[Alex] needed a project for his microcomputer circuits class. He wanted something that would challenge him on both the electronics side of things, as well as the programming side. He ended up designing an 8 by 16 grid of LED’s that was turned into a game of Tetris.
He arranged all 128 LED’s into the grid on a piece of perfboard. All of the anodes were bent over and connected together into rows of 8 LED’s. The cathodes were bent perpendicularly and forms columns of 16 LED’s. This way, if power is applied to one row and a single column is grounded, one LED will light up at the intersection. This method only works reliably to light up a single LED at a time. With that in mind, [Alex] needed to have a very high “refresh rate” for his display. He only ever lights up one LED at a time, but he scans through the 128 LED’s so fast that persistence of vision prevents you from noticing. To the human eye, it looks like multiple LED’s are lit up simultaneously.
[Alex] planned to use an Arduino to control this display, but it doesn’t have enough outputs on its own to control all of those lights. He ended up using multiple 74138 decoder/multiplexer IC’s to control the LED’s. Since the columns have inverted outputs, he couldn’t just hook them straight up to the LED’s. Instead he had to run the signals through a set of PNP transistors to flip the logic. This setup allowed [Alex] to control all 128 LED’s with just seven bits, but it was too slow for him.
His solution was to control the multiplexers with counter IC’s. The Arduino can just increment the counter up to the appropriate LED. The Arduino then controls the state of the LED using the active high enable line from the column multiplexer chip.
[Alex] wanted more than just a static image to show off on his new display, so he programmed in a version of Tetris. The controller is just a piece of perfboard with four push buttons. He had to work out all of the programming to ensure the game ran smoothly while properly updating the screen and simultaneously reading the controller for new input. All of this ran on the Arduino.
Can’t get enough Tetris hacks? Try these on for size.
Hackaday alum [Todd] has been searching for an old PONG clone for the last two years. This variant is called, “The Name of the Game”. [Todd] has fond memories of playing this game with his sister when they were young. Unfortunately, being the hacker that he is, [Todd] tore the game apart when he was just 14 to build his own Commodore 64 peripherals. He’s been wanting to make it up to his sister ever since, and he finally found a copy of this game to give to his sister last Christmas.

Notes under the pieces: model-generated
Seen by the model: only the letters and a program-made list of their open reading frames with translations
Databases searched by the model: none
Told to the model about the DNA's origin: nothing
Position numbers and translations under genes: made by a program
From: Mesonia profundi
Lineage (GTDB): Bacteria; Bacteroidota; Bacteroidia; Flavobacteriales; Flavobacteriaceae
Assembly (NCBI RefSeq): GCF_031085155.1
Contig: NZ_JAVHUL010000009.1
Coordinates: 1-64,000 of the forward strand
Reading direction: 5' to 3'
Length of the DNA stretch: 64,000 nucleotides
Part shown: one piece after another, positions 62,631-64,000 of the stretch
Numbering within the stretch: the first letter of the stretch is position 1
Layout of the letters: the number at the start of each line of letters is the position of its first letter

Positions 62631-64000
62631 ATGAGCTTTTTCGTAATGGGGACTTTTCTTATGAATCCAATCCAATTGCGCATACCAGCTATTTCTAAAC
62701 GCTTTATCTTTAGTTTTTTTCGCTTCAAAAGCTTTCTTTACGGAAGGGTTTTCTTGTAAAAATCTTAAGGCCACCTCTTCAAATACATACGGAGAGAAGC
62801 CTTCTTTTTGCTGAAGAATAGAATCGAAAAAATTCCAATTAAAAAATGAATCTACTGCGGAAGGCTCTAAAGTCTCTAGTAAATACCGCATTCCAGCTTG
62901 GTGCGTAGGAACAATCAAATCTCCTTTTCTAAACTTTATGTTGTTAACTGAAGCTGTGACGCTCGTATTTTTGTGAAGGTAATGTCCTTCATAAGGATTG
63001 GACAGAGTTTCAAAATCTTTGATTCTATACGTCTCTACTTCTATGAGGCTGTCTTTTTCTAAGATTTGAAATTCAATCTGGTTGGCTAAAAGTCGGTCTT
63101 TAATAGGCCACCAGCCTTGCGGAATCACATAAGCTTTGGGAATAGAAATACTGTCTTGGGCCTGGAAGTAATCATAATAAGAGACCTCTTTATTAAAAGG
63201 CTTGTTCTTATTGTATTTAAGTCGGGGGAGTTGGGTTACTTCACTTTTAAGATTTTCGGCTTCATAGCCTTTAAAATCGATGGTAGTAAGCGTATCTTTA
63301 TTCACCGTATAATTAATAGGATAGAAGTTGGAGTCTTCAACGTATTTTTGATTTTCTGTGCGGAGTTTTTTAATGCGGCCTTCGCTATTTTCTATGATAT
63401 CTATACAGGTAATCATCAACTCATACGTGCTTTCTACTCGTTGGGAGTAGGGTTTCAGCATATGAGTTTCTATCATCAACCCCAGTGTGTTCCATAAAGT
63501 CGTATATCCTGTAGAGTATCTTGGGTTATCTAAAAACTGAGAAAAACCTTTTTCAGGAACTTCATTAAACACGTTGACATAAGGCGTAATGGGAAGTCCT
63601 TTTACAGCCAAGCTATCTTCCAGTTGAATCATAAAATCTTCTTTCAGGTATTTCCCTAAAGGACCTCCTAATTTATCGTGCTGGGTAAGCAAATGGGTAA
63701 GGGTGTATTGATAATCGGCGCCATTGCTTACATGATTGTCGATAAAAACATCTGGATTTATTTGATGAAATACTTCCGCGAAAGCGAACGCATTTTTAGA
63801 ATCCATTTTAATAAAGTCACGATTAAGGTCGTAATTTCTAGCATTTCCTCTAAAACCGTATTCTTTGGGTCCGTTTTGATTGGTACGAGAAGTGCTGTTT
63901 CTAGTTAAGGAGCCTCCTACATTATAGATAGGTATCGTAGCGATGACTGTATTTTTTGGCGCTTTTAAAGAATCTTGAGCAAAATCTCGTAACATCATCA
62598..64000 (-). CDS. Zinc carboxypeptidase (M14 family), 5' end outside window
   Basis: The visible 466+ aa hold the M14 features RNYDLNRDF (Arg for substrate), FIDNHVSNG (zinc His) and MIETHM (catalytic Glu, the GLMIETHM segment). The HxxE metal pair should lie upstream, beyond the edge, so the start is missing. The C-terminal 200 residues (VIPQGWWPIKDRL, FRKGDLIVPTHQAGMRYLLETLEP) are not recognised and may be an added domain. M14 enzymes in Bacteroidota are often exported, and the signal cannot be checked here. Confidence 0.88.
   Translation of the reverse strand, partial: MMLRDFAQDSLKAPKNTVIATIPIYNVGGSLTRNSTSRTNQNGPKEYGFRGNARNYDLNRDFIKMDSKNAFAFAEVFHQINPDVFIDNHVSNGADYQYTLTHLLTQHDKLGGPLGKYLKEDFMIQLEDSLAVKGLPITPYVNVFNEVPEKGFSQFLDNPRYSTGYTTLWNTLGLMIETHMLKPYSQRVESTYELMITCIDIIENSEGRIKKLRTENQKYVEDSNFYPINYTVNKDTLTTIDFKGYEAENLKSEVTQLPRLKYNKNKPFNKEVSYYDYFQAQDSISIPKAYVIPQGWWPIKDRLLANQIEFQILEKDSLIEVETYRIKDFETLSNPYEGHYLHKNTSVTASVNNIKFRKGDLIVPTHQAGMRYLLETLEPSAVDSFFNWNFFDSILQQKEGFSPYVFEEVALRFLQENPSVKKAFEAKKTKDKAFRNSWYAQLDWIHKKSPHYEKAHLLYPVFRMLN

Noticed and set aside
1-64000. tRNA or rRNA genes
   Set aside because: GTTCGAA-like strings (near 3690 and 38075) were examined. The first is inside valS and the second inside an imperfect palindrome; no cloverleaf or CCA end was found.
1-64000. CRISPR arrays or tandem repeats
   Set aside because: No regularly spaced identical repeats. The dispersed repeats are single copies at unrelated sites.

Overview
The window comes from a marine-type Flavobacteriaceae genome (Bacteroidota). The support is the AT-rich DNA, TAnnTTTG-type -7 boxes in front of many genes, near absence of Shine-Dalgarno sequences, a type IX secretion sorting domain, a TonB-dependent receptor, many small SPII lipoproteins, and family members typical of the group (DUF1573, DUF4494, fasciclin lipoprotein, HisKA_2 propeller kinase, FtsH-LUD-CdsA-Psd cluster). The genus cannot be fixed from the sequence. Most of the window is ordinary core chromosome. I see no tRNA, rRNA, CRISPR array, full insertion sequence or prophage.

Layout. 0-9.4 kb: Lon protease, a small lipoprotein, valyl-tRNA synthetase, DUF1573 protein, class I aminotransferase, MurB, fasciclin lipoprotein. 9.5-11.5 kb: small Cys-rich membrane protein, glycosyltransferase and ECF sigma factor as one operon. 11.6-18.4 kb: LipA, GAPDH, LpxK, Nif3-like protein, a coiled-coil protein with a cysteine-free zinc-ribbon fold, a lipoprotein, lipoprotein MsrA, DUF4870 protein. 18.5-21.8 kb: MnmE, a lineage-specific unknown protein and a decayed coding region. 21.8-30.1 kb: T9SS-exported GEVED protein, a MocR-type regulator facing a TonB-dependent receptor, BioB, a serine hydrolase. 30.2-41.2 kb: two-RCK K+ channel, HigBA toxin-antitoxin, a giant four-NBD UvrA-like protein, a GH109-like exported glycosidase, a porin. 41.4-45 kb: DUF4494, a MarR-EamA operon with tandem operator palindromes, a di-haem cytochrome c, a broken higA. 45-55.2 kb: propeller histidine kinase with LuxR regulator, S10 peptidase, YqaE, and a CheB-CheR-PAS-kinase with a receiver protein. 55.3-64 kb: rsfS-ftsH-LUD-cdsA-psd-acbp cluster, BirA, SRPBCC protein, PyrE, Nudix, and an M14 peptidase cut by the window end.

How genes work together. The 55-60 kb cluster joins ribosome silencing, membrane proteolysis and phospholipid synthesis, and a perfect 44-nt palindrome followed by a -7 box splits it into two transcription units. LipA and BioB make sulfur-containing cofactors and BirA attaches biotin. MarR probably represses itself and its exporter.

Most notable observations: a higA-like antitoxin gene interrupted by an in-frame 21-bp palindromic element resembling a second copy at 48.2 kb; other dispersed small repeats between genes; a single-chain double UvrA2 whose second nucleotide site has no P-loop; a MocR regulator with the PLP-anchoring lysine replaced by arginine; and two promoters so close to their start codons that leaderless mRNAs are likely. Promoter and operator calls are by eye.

After opening up the box, [Todd] quickly noticed something strange with the power connector. It looked a bit charred and was wiggling inside of the enclosure. This is indicative of a bad solder joint. [Todd] decided he’d better open it up and have a look before applying power to the device.
It was a good thing he did, because the power connector was barely connected at all. A simple soldering job fixed the problem. While the case was still opened, [Todd] did some sleuthing and noticed that someone else had likely made repairs to several other solder joints. He also looked for any possible short circuits, but everything else looked fine. The system ended up working perfectly the first time it was started.
The end of the video shows that even after all this time, simple games like this can still capture our attention and be fun to play for hours at a time. [Todd] is working on part 2 of this series, where he’ll do a much more in-depth review of the system. You can watch part 1 below. Continue reading “Repairing and Reviewing a 1976 PONG Clone”
A team of Cornell students have designed and built their own electronic boxing trainer system. The product of their work is a game similar to Whack-A-Mole. There are five square pads organized roughly into the shape of a human torso and head. Each pad will light up based on a pre-programmed pattern. When the pad lights up, it’s the player’s job to punch it! The game keeps track of the player’s accuracy as well as their reaction time.
The team was trying to keep their budget under $100, which meant that off the shelf components would be too costly. To remedy this, they designed their own force sensors. The sensors are basically a sandwich of a few different materials. In the center is a 10″ by 10″ square of ESD foam. Pressed against it is a 1/2″ thick sheet of insulating foam rubber. This foam rubber sheet has 1/4″ slits cut into it, resulting in something that looks like jail bars. Sandwiching these two pieces of foam is fine aluminum window screen. Copper wire is fixed the screen using conductive glue. Finally, the whole thing is sandwiched between flattened pieces of corrugated cardboard to protect the screen.
The sensors are mounted flat against a wall. When a user punches a sensor, it compresses. This compression causes the resistance between the two pieces of aluminum screen to change. The resistance can be measured to detect a hit. The students found that if the sensor is hit harder, more surface area becomes compressed. This results in a greater change in resistance and can then be measured as a more powerful hit. Unfortunately it would need to be calibrated depending on what is hitting the sensor, since the size of the hitter can throw off calibration.
Each sensor pad is surrounded by a strip of LEDs. The LEDs light up to indicate which pad the user is supposed to hit. Everything is controlled by an ATMEGA 1284p microcontroller. This is the latest in a string of student projects to come out of Cornell. Make sure to watch the demonstration video below. Continue reading “Boxing Trainer Uses DIY Force Sensors”